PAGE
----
The pandemic has also highlighted the shortcomings of remote work. Employees report higher rates of burnout, that team cohesion is suffering, and people are feeling more alienated and disconnected than ever before. Despite these downsides, however, it has become clear that many workers would sooner change jobs than return to the office full-time, as was previously the norm. The question of workspace location has become a key topic in discussions of the future of work.
Offices are being downsized, repurposed or abandoned altogether. Striking the right balance of hybrid work isn’t just a matter of maximizing operational efficiency – it’s critical to sustaining positive company culture and attracting and retaining the world’s top talent too.
As companies look ahead, they’re adapting lessons they learned from remote work into existing practices, with varying degrees of difficulty. Each company has its own unique requirements to consider, but…
“We believe the most successful companies during this transition will be those that design how they operate around human connection.”
It’s from close, meaningful relationships that we draw our best inspiration and most innovative work.
Here at Zoku, our priority is to continue delivering on our mission to facilitate human connection as we roll out our concept internationally. City by city, we remain dedicated to bringing people together in spaces that inspire understanding, foster creativity and build more productive relationships.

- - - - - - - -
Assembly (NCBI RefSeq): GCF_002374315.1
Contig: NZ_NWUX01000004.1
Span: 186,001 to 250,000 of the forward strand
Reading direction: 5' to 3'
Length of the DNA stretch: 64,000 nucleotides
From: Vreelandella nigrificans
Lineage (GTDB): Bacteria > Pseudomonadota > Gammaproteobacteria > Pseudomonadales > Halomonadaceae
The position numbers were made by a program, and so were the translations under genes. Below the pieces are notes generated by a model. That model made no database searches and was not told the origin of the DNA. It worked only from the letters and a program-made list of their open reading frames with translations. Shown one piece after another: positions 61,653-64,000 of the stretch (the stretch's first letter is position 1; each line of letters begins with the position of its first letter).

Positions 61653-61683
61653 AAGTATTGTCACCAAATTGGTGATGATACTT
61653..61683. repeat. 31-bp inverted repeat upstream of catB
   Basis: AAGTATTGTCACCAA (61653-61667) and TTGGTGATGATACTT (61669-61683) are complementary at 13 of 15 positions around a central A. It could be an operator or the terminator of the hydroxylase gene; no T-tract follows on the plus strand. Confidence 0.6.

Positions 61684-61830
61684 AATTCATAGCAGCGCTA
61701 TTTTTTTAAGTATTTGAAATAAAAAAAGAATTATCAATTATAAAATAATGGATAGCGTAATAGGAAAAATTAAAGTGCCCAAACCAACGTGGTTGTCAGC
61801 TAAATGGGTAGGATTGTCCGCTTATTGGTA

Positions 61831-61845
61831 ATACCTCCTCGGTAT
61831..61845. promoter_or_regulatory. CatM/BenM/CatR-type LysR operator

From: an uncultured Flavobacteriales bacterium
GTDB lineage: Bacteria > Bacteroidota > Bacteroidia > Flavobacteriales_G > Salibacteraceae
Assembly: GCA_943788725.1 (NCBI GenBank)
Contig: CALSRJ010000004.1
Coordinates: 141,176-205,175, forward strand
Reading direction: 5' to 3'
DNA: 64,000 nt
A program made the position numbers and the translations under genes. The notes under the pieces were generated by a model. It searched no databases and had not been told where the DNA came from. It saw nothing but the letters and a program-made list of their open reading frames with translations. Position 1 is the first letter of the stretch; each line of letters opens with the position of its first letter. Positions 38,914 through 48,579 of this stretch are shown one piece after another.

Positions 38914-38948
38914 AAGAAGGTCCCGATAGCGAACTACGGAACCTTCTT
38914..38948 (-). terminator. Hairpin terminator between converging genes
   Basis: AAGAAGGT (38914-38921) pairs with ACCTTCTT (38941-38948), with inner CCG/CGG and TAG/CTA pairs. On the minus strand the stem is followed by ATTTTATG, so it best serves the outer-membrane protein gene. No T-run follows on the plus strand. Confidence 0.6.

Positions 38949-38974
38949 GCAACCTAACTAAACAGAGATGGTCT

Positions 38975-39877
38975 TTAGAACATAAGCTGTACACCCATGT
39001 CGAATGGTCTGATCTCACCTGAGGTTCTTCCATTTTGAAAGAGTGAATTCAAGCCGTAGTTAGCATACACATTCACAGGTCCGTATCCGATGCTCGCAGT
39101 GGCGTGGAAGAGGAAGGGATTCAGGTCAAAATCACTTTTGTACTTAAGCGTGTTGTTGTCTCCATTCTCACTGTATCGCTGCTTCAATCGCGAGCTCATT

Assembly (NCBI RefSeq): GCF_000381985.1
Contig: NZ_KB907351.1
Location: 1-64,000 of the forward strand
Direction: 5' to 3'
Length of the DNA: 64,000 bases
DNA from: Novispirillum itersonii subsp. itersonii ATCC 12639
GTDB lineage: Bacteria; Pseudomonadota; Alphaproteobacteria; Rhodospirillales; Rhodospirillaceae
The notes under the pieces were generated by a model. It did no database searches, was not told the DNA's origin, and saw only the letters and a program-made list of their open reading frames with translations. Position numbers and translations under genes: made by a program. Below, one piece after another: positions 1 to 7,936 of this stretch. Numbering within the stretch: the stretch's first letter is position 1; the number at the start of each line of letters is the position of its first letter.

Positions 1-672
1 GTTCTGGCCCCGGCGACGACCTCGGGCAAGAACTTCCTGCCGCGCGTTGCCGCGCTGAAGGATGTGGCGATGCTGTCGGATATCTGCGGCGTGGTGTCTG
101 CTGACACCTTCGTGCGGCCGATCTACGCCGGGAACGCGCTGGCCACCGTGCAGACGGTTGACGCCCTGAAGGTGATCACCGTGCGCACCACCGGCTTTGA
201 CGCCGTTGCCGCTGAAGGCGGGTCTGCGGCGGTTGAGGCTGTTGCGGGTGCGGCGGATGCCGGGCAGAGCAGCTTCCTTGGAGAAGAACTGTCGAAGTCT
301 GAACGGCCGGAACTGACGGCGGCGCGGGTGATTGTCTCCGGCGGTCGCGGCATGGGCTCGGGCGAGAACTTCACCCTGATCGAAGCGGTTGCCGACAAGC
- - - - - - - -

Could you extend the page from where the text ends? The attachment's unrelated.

In our latest white paper, I’m proud to share our accumulated research and learnings about remote and hybrid work, human connection, and the future of workspaces. I hope our insights can help you discover the best way to strengthen connections and create an effective work environment for your team.
–Hans Meyer, Co-Founder & Managing Director at Zoku
Get to know Hans
Hans is one of the Co-founders and Managing Directors at Zoku. A firm believer of value creation and innovation for the international hospitality industry, Hans is the initial creator and previous founding partner of the citizenM hotel concept and held senior corporate positions in operations and development for different international hotel chains.
Experiencing life first-hand as a digital nomad, Hans lived and worked remotely throughout Europe, Africa, The Middle-East and Central America. This allowed him to discover a gap in worldwide hotel accommodation and inspired him to create a hybrid, community-focused living and working solution that was yet to exist in the hospitality industry.
Hans is now a thought leader for subjects related to the future of work, hybrid work solutions, and innovation within the hospitality and startup sectors. He passionately mentors companies and leaders to learn the benefits of creating a hybrid workplace, the power of creativity in conceptual design, and how to create a ‘people-first’ culture.